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Clin Gastroenterol Hepatol. 2005 Oct;3(10):1022-8.

Correlation of polyp number and family history of colon cancer with germline MYH mutations.

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  • 1Gastrointestinal Unit and Department of Medicine, Cancer Center, Massachusetts General Hospital, Harvard Medical School, Boston, Massachusetts 02114, USA.

Abstract

BACKGROUND & AIMS:

Affected individuals with biallelic MYH mutations are believed to display multiple adenomatous polyps without evidence of vertical transmission. Our goal was to determine the detection rate of germline MYH mutations in a high-risk gastrointestinal cancer clinic population by using polyp number as a selection criterion.

METHODS:

Patients were screened for the 2 most common MYH mutations: Y165C and G382D. The complete MYH coding region was sequenced in cases with a heterozygous mutation.

RESULTS:

Among 45 patients with more than 15 adenomatous polyps not diagnosed with familial adenomatous polyposis, 7 (15.6%) had biallelic MYH mutations. When 122 participants from a high-risk gastrointestinal cancer clinic who did not fulfill these criteria were tested, 2 additional patients with biallelic mutations were identified. Both had young-onset colorectal cancer (age, <50 y) with fewer than 15 polyps. Surprisingly, most of the 9 patients with biallelic MYH mutations reported family histories consistent with the hereditary nonpolyposis colorectal cancer syndrome (HNPCC), with 7 cases meeting at least 1 of the Bethesda criteria, 5 cases fulfilling 3 Bethesda criteria, and 2 cases fulfilling the Amsterdam II criteria.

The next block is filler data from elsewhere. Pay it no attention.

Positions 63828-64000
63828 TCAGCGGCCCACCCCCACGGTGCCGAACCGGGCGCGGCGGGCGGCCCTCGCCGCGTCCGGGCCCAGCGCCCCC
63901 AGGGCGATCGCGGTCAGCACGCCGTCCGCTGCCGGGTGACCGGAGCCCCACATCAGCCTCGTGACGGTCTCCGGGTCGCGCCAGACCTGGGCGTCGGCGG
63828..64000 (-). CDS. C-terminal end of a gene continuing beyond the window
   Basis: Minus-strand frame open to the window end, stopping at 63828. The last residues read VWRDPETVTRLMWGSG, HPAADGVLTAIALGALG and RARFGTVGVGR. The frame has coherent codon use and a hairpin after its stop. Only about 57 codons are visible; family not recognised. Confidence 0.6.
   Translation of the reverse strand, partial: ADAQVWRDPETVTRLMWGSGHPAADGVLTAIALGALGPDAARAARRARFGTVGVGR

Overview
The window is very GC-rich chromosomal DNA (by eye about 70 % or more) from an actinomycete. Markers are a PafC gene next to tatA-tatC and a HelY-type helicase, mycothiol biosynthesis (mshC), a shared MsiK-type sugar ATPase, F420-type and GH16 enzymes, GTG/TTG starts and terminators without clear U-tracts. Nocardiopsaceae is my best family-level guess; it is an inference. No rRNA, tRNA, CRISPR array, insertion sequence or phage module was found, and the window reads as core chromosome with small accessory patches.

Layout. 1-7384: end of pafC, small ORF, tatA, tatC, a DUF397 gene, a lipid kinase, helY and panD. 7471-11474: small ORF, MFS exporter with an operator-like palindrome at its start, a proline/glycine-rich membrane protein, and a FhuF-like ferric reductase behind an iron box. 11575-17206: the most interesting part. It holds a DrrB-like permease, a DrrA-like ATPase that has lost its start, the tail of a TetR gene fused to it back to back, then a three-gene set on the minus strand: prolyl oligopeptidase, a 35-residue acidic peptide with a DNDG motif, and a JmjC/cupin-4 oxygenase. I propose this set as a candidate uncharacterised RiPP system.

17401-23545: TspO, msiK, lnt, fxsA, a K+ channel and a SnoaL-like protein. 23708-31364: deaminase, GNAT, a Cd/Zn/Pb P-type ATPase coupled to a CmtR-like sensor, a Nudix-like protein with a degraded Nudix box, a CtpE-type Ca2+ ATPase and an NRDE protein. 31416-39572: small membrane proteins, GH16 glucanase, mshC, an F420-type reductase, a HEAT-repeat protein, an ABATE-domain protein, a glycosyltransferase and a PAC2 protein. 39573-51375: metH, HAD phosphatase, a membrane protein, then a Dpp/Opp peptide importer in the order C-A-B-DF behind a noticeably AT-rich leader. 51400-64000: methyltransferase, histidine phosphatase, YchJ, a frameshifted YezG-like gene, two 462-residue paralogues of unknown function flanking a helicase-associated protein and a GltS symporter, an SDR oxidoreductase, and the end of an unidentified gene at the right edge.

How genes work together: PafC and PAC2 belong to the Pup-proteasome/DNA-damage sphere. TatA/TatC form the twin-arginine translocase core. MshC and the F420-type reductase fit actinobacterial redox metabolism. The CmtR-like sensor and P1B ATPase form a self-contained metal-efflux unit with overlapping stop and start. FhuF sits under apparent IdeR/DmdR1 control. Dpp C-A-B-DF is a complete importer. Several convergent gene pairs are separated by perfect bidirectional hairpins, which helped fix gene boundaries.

CONCLUSIONS:

Most individuals with MYH mutations exhibit multiple adenomatous polyps. However, 22% of cases were missed when this was the sole criterion for germline testing. A significant number reported a strong family history of cancer that was consistent with HNPCC. MYH testing thus can be considered for patients who meet clinical criteria for HNPCC in the absence of DNA mismatch repair gene mutations.

PMID:
16234049
[PubMed - indexed for MEDLINE]
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